Today is April 1, a day that lovers of old languages celebrate as #WhanThatAprilleDay, named for the springtime pilgrimage depicted in the Canterbury Tales.
My editors at Choice of Games and I are furiously working to bring out my Chaucer-inspired interactive fiction, The Road to Canterbury. We hope to bring it out in the month of April, because we’re just that nerdy. It’s in copy-edit now, so it’s looking good.
The Road to Canterbury tells the story/stories of a group of pilgrims that includes Chaucer and his wife, Philippa de Roet. It’s set in 1375, before Chaucer had a chance to write most of the Tales and set them into his frame narrative. It’s not a strict retelling, by any means, but there are plenty of nods to the Tales.
There are, in other words, a few Easter eggs* for Chaucer fans, in the long and noble tradition of fan service.
The references in The Road to Canterbury were more than just a bit of fun. They were a reminder for me of the role that the reader plays in any work. The Road to Canterbury is overtly interactive—the reader makes choices to determine the story’s path—but any story is interactive in the sense that it works with what the reader brings to it. As the game has gone through the beta-testing phase, it’s been fun to see how different readers find different eggs. Some readers will catch my Hamilton reference; others catch the reference to the Tale of Sir Thopas.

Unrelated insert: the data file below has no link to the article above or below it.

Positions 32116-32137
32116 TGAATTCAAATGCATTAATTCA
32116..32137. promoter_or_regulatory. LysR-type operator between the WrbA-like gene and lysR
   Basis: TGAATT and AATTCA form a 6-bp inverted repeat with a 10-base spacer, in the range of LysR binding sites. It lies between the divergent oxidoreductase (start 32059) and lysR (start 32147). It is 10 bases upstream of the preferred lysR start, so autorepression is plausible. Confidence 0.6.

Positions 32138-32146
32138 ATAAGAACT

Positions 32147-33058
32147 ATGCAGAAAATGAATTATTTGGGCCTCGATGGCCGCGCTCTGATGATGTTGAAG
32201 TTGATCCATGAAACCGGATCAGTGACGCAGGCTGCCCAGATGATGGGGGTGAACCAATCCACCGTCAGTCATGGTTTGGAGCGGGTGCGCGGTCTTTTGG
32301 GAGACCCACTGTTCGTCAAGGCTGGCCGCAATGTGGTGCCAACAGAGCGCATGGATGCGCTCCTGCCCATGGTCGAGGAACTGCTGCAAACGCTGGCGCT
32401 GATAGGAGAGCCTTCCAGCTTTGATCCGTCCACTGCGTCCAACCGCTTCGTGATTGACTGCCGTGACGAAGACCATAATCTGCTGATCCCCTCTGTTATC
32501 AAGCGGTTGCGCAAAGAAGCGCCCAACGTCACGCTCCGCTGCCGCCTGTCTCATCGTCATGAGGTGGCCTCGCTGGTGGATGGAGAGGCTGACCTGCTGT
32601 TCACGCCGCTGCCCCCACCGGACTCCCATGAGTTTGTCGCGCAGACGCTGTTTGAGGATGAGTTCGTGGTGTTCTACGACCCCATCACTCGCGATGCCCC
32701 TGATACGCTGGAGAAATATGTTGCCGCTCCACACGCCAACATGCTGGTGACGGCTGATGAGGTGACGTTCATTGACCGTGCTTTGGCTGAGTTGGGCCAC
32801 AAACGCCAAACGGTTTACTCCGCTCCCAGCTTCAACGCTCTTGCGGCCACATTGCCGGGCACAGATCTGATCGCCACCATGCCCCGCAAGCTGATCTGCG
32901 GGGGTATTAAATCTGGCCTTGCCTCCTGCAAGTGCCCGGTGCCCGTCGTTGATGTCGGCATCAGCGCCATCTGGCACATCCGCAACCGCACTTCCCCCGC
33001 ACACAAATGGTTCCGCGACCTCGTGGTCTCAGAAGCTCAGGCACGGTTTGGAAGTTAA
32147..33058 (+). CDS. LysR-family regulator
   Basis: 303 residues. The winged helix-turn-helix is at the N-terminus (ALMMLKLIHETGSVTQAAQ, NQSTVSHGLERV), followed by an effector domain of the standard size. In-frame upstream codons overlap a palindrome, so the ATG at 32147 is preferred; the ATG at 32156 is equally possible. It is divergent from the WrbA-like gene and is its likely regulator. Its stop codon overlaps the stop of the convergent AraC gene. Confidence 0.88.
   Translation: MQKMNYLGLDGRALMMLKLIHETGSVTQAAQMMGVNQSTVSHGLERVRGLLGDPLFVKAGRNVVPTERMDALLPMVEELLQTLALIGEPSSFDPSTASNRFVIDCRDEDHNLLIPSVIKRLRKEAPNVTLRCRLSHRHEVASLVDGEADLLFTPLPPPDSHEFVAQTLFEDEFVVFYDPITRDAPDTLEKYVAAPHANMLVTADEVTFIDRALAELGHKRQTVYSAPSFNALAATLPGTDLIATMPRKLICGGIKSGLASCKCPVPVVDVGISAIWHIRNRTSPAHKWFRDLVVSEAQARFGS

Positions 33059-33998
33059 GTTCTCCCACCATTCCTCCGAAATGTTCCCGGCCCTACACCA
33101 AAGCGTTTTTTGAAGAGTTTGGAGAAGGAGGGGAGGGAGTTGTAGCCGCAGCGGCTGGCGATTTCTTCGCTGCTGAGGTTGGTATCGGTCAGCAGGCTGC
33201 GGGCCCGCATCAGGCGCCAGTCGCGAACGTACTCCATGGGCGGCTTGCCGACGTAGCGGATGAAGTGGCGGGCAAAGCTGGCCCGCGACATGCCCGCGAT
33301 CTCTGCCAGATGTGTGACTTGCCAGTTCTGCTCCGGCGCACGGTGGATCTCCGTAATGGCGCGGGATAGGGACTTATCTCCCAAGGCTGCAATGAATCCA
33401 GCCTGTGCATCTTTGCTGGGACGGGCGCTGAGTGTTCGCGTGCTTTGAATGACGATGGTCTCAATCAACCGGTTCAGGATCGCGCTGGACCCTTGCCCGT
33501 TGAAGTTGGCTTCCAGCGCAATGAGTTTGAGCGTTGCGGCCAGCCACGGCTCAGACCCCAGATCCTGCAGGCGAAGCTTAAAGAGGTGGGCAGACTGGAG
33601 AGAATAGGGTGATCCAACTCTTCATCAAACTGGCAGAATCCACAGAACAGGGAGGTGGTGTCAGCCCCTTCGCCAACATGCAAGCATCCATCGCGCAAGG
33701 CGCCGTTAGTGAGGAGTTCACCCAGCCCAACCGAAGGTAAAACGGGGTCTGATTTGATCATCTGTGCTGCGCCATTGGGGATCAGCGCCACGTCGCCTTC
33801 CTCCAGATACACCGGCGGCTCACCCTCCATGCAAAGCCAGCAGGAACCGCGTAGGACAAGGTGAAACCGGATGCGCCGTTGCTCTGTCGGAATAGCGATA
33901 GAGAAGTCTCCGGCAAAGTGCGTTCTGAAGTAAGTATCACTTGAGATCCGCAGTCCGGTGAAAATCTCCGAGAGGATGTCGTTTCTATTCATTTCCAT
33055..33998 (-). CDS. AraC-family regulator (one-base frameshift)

The original Tales capture a form of storytelling that was itself interactive, as the pilgrims listened to each other, interrupted each other, and even chose their stories in response to each other. They, too, would have caught references and in-jokes.
Chaucer’s work has proven infinitely adaptable and flexible over the centuries, and I was very grateful to have a chance to play in his world.
*Which could be “egges” or “eyren”, depending on which dialect of middle English one used (according to William Caxton, writing about a century after Chaucer).